Discussing the country's GDP (or Gross Domestic Product) growth rate is a popular topic around election time. In particular, some politicians believe we are "losing" against more economically vibrant countries like China when it comes to ensuring that the GDP growth rate is strong. So if the U.S. has an annual growth rate of 2.0% and China has a growth rate of 6.0% does that mean we are "losing"?
Fear not. I will spell out for you exactly what constitutes a "healthy" GDP, and when it comes to the comparison of other countries (like China) it's really apples and oranges.
What is GDP?
As mentioned above, GDP stands for "Gross Domestic Product", and this is the monetary value of all the finished goods and services produced within a country's borders in a specific time period. Though GDP is usually calculated on an annual basis, it can be calculated on a quarterly basis as well, and such is the case here in the United States. The dollar amount by itself is pretty useless for analysis, so we calculate what the change of the value is over a particular time. This is called the "growth rate" and it helps us to see how the economy is performing relative to the same time frame in the previous year or in the previous quarter. This growth rate is really what most people in the media fixate on and often serves as a point of angst for the average citizens who don't fully understand it.
What is Included in a Country's GDP?
There are 4 factors that are included in a country's GDP and all of them are necessary, but in an ideal world, the would all be roughly similar. Here is the formula that economists use:
GDP = C + I + G + (Ex - Im)
Where “C” equals spending by consumers, “I” equals investment by businesses, “G” equals government spending and “(Ex - Im)” equals net exports, that is, the value of exports minus imports. Net exports may be negative, and in the case of a lot of developed countries, this is true - they can afford to import more products than need to export them.
What is a "Healthy" GDP Growth Rate?
To answer this question, you first need to understand the economy of whatever country you're talking about. A developed economy - or an industrialized country - possesses advanced technological infrastructure relative to other less industrialized nations. The United States, Germany, the United Kingdom, and Japan are all examples of developed economies. Since the potential for further development in these countries is low, the growth rate for these countries is relatively small (between 0% and 3%). What economists look for is that the growth rate a) stays positive and b) does not show a negative reading on a quarterly basis for more than 2 consecutive quarters. A negative growth rate for 2 quarters or more is considered a "RECESSION" - remember that word? Essentially, a "healthy" GDP for a developed country is anything that indicates consistent growth - the amount of growth is not that significant.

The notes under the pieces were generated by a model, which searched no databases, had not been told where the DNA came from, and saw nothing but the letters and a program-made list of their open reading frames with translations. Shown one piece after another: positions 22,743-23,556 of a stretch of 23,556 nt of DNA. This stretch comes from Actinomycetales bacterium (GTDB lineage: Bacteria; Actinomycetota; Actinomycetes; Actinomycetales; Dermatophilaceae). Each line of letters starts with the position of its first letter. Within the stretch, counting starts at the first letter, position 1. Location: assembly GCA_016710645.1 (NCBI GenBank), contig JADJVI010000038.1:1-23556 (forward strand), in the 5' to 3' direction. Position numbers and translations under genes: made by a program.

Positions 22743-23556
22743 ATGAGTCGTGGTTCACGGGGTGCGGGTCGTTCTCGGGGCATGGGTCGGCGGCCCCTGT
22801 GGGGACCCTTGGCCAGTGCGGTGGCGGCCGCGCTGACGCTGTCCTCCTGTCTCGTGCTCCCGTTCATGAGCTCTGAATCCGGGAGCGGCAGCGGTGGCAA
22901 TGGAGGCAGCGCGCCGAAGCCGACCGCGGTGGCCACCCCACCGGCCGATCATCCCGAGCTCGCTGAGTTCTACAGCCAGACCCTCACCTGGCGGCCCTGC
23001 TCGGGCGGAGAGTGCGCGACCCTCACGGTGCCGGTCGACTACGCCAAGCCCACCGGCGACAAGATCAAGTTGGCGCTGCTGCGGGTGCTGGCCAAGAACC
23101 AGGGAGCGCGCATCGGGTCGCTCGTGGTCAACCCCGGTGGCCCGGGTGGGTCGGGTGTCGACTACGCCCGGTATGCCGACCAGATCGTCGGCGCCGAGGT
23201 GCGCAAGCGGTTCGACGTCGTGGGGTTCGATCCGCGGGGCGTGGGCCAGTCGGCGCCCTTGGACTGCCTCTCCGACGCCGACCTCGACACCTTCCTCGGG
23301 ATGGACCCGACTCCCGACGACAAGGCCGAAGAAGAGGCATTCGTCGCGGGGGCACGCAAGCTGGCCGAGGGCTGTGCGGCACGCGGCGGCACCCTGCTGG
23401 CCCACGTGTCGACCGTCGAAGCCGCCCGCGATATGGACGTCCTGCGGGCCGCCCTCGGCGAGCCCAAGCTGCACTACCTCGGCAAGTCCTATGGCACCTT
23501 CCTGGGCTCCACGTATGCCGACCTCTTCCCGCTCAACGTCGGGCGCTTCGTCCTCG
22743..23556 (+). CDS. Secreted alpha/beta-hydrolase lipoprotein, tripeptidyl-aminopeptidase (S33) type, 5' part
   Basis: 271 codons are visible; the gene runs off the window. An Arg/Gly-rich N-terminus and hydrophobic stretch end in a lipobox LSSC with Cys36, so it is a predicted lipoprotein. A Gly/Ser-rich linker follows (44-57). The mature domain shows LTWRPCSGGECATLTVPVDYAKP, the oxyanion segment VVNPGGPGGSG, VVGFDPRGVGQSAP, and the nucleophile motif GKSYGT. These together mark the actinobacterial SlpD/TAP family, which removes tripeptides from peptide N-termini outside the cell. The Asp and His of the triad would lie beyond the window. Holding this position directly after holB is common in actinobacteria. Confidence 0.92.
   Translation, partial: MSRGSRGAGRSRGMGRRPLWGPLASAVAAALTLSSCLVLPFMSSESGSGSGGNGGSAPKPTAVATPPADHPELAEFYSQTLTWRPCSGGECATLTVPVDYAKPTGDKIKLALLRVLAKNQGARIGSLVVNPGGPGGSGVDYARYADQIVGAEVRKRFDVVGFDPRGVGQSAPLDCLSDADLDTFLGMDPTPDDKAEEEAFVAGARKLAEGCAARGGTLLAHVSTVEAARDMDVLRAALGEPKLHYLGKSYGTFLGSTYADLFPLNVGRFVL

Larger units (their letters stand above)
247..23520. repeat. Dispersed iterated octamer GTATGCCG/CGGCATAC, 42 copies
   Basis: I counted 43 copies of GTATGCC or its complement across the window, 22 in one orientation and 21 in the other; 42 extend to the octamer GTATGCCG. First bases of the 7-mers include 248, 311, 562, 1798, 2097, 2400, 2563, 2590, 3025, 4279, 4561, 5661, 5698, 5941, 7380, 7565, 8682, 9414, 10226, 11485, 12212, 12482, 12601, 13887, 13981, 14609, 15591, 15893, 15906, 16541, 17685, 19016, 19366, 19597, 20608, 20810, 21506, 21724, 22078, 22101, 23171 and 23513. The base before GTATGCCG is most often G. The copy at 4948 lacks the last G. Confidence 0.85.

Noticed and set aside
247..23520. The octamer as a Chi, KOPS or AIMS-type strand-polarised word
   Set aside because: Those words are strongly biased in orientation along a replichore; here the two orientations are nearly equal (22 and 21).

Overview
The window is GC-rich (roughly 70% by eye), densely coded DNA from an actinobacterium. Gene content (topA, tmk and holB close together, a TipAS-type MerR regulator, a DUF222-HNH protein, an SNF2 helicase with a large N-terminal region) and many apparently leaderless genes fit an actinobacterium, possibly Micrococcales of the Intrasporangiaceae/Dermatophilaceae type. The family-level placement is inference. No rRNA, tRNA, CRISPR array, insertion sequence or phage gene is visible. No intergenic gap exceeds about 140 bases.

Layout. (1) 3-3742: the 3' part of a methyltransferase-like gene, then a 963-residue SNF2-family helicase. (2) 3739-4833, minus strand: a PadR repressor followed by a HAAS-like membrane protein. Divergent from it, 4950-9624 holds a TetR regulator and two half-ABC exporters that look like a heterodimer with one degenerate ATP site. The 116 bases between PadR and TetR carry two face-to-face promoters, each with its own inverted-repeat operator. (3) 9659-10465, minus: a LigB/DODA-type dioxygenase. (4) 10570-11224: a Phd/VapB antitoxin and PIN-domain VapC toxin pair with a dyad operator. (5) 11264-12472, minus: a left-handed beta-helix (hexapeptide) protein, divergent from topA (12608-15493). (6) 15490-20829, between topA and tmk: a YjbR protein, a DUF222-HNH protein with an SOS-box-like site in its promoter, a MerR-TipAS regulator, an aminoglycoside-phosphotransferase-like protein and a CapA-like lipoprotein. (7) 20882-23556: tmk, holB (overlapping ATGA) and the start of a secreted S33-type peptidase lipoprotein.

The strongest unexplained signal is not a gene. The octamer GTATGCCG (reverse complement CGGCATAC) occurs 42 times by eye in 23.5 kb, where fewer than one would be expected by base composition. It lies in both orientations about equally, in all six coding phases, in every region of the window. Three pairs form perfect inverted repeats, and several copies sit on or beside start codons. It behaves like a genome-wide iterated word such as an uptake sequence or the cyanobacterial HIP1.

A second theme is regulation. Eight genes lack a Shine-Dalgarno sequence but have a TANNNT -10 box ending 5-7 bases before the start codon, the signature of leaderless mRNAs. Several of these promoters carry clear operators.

Developing economies, on the other hand, are typically former poor agricultural countries that are seeking to become more advanced economically and socially. Countries like China, India, and Brazil are considered "developing" by high economic standards - although some of these are approaching developed status. Many African nations are developing economies. Naturally, GDP growth rates are higher because a developing country has a lot of catching up to do in terms of infrastructure and technology. As such, if you have a country going from 0 to 100 -- that's a 100% growth rate (not realistic of course, but you get the idea). As these countries develop, GDP growth slows down because they are reaching their growth capacity. China treats its recent slow down as something to be ashamed of so they are constantly trying to keep growing but at a substantial cost to its citizens and their overall health. So what is a healthy growth rate here? Again, anything that this positive and over many years slowly becomes consistently similar to that of developed countries.
So is the United States "Healthy"?
The short answer, is 'yes'. Every recession has been overcome and even though growth is not phenomenal, it's still a miracle that we are growing at all. Trying to swing the U.S. growth numbers as "unhealthy" just because they are not as high as developing countries is a real insult to all American workers who keep working hard to make sure that number stays consistently high. Is it healthy? For the most parts, yes, but one has to consider a LOT of factors deep within the GDP to determine if this is true. Below is a growth rate of the U.S. GDP over the past 10 years for some reference:
Next week, I will give an example of a relatively developed economy and show how excessive growth is not imperative to a nation's stability.
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